PHNOM PENH — The CCTV footage is blurry but graphic. A gunman stands over a cringing victim, firing bullet after bullet into his body until the Phnom Penh street is spattered with blood.
The brazen killing of Cambodian businessman Ung Meng Cheu by an unknown assassin on Nov. 22 shocked the nation. It went viral on Facebook and WhatsApp, prompting Cambodia’s usually sluggish police to quickly arrest six suspects.
The footage of the killing showed the burgeoning power of social media in a youthful country where Internet usage has soared in recent years.
For Prime Minister Hun Sen, who this month celebrated 30 years in power, the Internet’s popularity is both a threat and an opportunity.
It has allowed millions of Cambodians to register widespread discontent with his iron-fisted rule. His Cambodian People’s Party (CPP) was re-elected in 2013 with a greatly reduced majority. On the other hand, it has also offered the CPP’s aging leadership a direct route to young voters before the next general election in 2018.
The opposition Cambodia National Rescue Party (CNRP) claimed Hun Sen cheated his way to victory and launched months of post-election street protests. They ended with a bloody military crackdown which killed five garment workers and injured dozens. Many CNRP supporters remain in jail.
But there was no crackdown on the Internet, as many critics had feared.
In October, Hun Sen’s cabinet set up an ominous-sounding “Cyber War Team” to monitor online content to “protect the government’s position and prestige”. But so far the unit has done little.
The government has also scrapped a potentially draconian cyber-crimes bill, while police appear to have backtracked on earlier vows to monitor Internet service providers and cell phone data.
The government would be in a “precarious position” if it clamped down, said Silas Everett, the Asia Foundation’s country representative in Cambodia.
“Given the big youth bulge, moves to restrict, censor or overtly monitor social media users in Cambodia are likely to be received by the public as a step backwards,” said Everett. “That understanding (is) reflected in the government’s announcement that the cyber-crimes law has been shelved.”
More Cell Phones than People
Soaring use of Internet-connected smart phones has allowed Cambodians to sidestep government-controlled television, radio and newspapers.
In 2008, only about 70,000 people had access to the Internet, according to government statistics. Today, the figure is 3.8 million and most of them are young: About 70 percent of the country’s 14 million people are under 30.
There are now more cell phones used in Cambodia—20 million—than there are Cambodians.
Many government ministers have Facebook or Twitter accounts, and Everett said the Ministry of Interior planned to increase its use of social media.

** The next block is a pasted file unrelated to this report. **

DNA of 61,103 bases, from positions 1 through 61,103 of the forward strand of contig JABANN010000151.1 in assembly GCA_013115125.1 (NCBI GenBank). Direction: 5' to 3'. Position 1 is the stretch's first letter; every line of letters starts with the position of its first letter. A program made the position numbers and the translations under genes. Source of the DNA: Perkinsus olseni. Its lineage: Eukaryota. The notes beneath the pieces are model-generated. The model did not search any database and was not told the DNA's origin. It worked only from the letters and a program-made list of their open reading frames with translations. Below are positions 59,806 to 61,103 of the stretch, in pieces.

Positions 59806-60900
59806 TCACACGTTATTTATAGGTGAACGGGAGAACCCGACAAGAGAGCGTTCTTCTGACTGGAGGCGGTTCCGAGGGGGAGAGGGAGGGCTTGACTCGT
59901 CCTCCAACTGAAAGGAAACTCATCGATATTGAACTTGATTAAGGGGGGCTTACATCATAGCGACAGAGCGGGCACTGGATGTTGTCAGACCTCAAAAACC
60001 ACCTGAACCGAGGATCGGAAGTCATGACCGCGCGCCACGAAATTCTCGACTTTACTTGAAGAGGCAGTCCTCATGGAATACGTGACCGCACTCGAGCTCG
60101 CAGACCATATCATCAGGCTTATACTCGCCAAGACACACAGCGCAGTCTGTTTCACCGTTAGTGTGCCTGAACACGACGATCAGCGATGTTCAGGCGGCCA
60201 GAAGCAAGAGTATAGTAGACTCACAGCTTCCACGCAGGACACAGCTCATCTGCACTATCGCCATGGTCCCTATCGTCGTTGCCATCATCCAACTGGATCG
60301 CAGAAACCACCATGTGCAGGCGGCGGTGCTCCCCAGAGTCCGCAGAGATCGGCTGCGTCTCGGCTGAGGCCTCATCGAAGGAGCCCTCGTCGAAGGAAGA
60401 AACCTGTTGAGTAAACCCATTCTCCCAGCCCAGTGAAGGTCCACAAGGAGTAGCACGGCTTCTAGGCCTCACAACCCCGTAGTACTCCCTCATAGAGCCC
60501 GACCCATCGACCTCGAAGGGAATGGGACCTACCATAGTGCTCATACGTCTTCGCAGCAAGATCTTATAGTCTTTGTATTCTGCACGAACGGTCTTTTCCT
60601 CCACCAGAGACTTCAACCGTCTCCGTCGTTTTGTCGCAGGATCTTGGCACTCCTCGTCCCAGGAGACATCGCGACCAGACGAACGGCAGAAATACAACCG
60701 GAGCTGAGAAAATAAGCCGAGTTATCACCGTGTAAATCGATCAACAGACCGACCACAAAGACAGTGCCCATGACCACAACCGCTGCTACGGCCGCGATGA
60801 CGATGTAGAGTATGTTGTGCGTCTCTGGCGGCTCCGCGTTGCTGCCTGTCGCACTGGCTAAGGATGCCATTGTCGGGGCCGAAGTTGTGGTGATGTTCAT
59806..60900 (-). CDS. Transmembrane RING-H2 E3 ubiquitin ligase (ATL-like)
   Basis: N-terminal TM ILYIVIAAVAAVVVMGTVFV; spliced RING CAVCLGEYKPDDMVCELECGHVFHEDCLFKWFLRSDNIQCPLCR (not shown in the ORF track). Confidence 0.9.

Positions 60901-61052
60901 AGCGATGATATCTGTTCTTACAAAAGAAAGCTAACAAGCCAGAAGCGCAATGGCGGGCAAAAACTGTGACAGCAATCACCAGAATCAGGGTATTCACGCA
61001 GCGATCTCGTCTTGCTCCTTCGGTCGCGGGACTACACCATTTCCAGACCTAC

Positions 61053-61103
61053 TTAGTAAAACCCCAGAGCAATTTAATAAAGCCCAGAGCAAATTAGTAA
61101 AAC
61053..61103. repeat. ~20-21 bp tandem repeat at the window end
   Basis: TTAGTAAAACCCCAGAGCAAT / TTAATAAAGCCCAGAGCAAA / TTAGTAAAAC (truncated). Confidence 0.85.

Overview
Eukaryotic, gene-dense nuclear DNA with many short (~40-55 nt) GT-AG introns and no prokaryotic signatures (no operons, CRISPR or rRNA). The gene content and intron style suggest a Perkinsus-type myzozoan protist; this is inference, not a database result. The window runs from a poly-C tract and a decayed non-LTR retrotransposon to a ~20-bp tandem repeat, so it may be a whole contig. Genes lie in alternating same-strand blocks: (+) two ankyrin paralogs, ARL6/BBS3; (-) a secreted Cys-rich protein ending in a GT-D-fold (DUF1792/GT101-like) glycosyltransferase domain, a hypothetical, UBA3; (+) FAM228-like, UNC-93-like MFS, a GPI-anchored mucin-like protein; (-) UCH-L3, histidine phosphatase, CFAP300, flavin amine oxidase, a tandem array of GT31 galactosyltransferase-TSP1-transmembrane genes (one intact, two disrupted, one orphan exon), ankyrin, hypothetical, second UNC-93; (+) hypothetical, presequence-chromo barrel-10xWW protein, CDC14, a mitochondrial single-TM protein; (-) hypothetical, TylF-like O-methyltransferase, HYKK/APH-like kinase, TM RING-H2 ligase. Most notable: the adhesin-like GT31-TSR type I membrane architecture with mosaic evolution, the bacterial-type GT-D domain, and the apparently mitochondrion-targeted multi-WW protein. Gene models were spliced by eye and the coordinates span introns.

Although a late adopter, Hun Sen’s Facebook page has more than 640,000 “likes.” The page of his arch-rival, the CNRP leader, Sam Rainsy, boasts over a million.
Murdered businessman Ung Meng Cheu was the chairman of Shimmex Group, a firm whose interests include real estate and jewelry. His killer didn’t even bother hiding his face.
Police say they are hunting for Cambodian tycoon Thorng Sarat, 37, whom they suspect of masterminding the shooting. The six suspects arrested are Thorng Sarat’s parents and bodyguards.
Neither Thorng Sarat nor family members could be reached for comment.
The shooting prompted outrage and turned some Internet users into amateur sleuths.
Thy Sovantha, 19, is a student activist whose Facebook page has nearly 500,000 likes. Two days after the killing, she posted photos showing what she said were striking similarities between the gunman and a policeman later spotted at the crime scene.
Thy Sovantha compared the policeman’s clothes, complexion and other features. “He’s 99 percent like the killer,” she concluded. Her post was liked or shared more than 24,000 times.
This pressured the police “to work faster to catch the real killers,” Thy Sovantha told Reuters.
“Police can’t handle crimes as they did before,” she said. “They have to work very carefully because people… have Facebook to follow news.”
General Chuon Sovann, Phnom Penh’s police chief, denied that one of his officers was the gunman. Speaking with Reuters, he blamed social media for spreading “false information.”
The six suspects have denied the charges and said that their confessions were coerced. This has fuelled debate over whether police have caught the right people.
In one notorious case, police arrested the wrong men for killing union leader Chea Vichea in 2004. The two men spent five years in jail before Supreme Court released them last year.
Chea Vichea’s killers remain at large.